The man had gone to meet the buyers himself during the first few years, but he had always lost his temper when the fat old ladies asked whether the dogs needed a lot of exercise and when the spoiled young kids pulled on the puppies’ ears. And when he lost his temper, he had always raised his voice and slapped away the children’s snotty hands.

It had never been God’s plan for him to be a salesman. These days, he had help. People from other kennels displayed the puppies and young dogs for him, they even looked after the business side of things. And took all the credit, not that the old man cared.

*  *  *

When he returned home from his morning walk, it was just before nine. His cottage consisted of three rooms and one kitchen. Since the dogs always brought half the forest back into the house with them, and the old man had been having back trouble for the past few years, there wasn’t much point in cleaning. He didn’t let the dogs into the kitchen, meaning it was the only room that had some kind of order to it. He turned on the coffee machine.

He was expecting company.

He knew them well enough to be sure they would turn up when he asked them to come. He assumed they were afraid of him, and they wouldn’t be the only ones.

*  *  *

Sami Farhan was first to arrive.

The old man saw him approaching along the path from the main road. The bus from Västerhaninge to Nynäshamn stopped up on the 73, and the cottage wasn’t much more than ten minutes into the woods.

It had been years since Sami had last sparred in the ring, but he still moved like a boxer. Despite his big, heavy body, he was quick and light on his feet, and it took him less than a minute to make his way from the gate up to the house. He was wearing a short gray woolen coat that seemed better suited to the trendy Nytorget on a warm spring day, and he had white sneakers on his feet.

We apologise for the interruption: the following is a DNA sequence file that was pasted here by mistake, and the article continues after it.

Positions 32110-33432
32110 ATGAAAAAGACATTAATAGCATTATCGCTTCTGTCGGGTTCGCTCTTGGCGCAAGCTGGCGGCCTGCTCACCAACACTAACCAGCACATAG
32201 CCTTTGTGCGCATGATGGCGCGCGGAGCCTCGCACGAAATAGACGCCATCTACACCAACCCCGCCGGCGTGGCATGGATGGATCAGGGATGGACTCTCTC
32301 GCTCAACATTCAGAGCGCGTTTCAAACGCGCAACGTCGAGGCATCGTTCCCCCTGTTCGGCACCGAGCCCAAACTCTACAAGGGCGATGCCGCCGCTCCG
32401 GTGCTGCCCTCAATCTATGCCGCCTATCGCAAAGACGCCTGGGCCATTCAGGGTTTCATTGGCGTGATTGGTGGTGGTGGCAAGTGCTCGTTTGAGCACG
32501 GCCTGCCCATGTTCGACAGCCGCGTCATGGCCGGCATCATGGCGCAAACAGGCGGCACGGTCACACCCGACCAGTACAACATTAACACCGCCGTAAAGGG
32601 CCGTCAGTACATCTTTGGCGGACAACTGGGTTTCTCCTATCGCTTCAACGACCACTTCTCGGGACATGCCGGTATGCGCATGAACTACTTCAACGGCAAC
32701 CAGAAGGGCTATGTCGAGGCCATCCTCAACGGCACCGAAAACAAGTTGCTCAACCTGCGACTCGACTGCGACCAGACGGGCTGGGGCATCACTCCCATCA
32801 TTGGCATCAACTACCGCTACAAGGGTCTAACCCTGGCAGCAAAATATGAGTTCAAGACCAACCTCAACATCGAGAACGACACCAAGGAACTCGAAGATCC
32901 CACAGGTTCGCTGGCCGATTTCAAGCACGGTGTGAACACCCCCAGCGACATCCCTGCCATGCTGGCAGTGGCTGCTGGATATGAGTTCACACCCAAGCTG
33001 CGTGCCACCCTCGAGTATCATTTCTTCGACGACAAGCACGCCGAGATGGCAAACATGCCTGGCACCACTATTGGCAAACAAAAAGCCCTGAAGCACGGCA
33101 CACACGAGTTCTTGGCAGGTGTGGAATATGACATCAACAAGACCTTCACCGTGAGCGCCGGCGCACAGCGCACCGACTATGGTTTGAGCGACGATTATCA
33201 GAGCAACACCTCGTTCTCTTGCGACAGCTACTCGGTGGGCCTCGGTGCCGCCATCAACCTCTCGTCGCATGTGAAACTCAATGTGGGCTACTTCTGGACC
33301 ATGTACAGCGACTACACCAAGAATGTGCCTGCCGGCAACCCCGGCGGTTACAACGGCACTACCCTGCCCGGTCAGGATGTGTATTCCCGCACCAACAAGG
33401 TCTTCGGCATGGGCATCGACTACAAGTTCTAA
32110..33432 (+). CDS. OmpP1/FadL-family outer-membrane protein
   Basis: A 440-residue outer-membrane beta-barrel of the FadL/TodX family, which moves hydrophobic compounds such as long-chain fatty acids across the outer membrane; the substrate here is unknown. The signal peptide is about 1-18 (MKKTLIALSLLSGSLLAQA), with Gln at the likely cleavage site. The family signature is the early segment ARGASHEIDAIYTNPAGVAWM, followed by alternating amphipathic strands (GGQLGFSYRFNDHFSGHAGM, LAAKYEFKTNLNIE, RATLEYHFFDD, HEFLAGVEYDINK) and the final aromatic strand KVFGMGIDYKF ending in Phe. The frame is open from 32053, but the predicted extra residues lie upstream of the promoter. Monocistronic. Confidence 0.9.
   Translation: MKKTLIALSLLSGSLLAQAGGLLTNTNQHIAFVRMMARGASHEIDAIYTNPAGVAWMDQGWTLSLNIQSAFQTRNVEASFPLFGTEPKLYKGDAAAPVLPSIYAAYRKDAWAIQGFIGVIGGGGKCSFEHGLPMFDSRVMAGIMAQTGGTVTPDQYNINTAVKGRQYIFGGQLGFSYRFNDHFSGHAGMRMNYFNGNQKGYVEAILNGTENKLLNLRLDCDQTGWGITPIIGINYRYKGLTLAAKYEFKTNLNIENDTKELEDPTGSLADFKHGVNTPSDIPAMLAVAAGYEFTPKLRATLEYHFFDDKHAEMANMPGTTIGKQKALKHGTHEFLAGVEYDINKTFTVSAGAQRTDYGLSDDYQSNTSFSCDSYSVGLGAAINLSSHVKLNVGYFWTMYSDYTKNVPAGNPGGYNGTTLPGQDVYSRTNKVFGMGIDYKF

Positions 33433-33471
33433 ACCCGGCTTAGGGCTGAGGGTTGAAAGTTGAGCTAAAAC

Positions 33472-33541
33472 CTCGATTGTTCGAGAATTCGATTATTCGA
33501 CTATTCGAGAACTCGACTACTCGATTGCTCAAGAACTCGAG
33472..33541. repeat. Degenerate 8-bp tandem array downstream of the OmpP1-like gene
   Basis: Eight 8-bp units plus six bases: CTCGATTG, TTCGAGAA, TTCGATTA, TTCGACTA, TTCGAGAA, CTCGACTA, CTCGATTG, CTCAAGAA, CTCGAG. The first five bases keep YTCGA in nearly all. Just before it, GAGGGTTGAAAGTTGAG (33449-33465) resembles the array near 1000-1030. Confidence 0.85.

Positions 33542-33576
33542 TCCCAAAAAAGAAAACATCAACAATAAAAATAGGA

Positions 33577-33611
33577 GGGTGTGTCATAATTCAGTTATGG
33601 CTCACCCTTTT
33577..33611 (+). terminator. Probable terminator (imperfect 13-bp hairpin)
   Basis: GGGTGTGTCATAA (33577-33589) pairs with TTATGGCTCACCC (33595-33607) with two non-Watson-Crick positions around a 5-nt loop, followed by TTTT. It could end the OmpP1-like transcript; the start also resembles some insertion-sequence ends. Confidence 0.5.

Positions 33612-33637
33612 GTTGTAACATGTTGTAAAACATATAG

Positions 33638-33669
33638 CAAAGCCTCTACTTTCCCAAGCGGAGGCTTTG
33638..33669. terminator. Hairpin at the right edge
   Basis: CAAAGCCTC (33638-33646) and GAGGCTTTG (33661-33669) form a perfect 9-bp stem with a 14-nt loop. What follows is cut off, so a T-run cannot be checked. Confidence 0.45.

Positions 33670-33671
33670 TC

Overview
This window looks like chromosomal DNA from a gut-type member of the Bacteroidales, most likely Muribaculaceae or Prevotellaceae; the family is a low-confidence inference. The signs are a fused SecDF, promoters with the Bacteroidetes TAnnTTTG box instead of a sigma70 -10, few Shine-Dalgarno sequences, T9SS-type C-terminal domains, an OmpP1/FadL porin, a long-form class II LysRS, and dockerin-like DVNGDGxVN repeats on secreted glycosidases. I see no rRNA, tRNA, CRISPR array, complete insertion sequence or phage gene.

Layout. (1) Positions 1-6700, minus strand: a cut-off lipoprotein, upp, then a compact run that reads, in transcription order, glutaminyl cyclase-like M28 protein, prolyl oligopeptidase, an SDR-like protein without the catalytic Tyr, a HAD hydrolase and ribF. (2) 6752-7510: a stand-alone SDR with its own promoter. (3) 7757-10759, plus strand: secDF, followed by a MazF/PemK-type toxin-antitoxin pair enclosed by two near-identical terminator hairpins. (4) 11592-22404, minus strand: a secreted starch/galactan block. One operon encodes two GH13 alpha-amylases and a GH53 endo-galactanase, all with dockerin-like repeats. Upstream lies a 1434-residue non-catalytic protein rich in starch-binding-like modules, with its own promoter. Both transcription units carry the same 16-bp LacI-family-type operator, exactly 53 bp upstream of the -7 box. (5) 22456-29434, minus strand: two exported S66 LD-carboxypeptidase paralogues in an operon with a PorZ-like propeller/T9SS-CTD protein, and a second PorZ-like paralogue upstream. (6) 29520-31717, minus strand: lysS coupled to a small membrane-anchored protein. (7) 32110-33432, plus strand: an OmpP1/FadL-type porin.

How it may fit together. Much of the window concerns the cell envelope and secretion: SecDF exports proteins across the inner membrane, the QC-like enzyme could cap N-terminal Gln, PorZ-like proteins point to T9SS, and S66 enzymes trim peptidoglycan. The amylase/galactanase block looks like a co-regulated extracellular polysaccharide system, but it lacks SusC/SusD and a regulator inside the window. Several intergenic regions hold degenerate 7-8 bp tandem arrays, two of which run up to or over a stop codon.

The man let him in. The eight black dogs were so excited by his unexpected visit that they came close to flooring the boxer. Since the man’s second guest clearly hadn’t been on the same bus, they would have to wait another thirty-five minutes. That was the amount of time between departures. The old man grabbed the key to the outhouse from a hook behind the door, and they went out into the yard together.

“How are your brothers, Sami?” the old man asked.


“I saw your older brother Ali a while ago, but it’s a long time since I saw the younger one, Adil, isn’t it?”

“Yeah, that’s his name.”

“Everything OK with him?”

“You’ll have to invite him over and ask him yourself if you’re so interested.”

The man nodded and looked down at the ground. An amused smile played on his lips. Sami’s touchiness where his brothers were concerned was the same as ever.

In the yard between the two outhouses, the old man had a root cellar. It had been built during the fifties. Stone had been laid on stone in the old-fashioned way, and there was moss growing on the roof. After just a few decades, the building looked as old as the woods surrounding it.

Flanked by the eight dogs, the man and Sami stopped at the cellar to fetch food for the puppies. It was where he kept the dogs’ food, the paper towels and toilet paper, and everything else that wouldn’t fit into the larder in the main house. The cellar was much bigger than it looked, blasted into the rocks behind it.

At the very back, shrouded in darkness, the old man had fifty or so boxes stacked on top of one another. Each was filled with banknotes, sorted into plastic pouches. There were notes of all denominations, and the sum total exceeded 300 million kronor.

In all likelihood, the money was on the verge of rotting in the cool, damp cellar.

But the old man wasn’t worried about that. There wasn’t anything in particular he wanted to spend it on, after all.

He asked Sami to carry the dog food, and they went to feed the ever-hungry puppies in silence.

*  *  *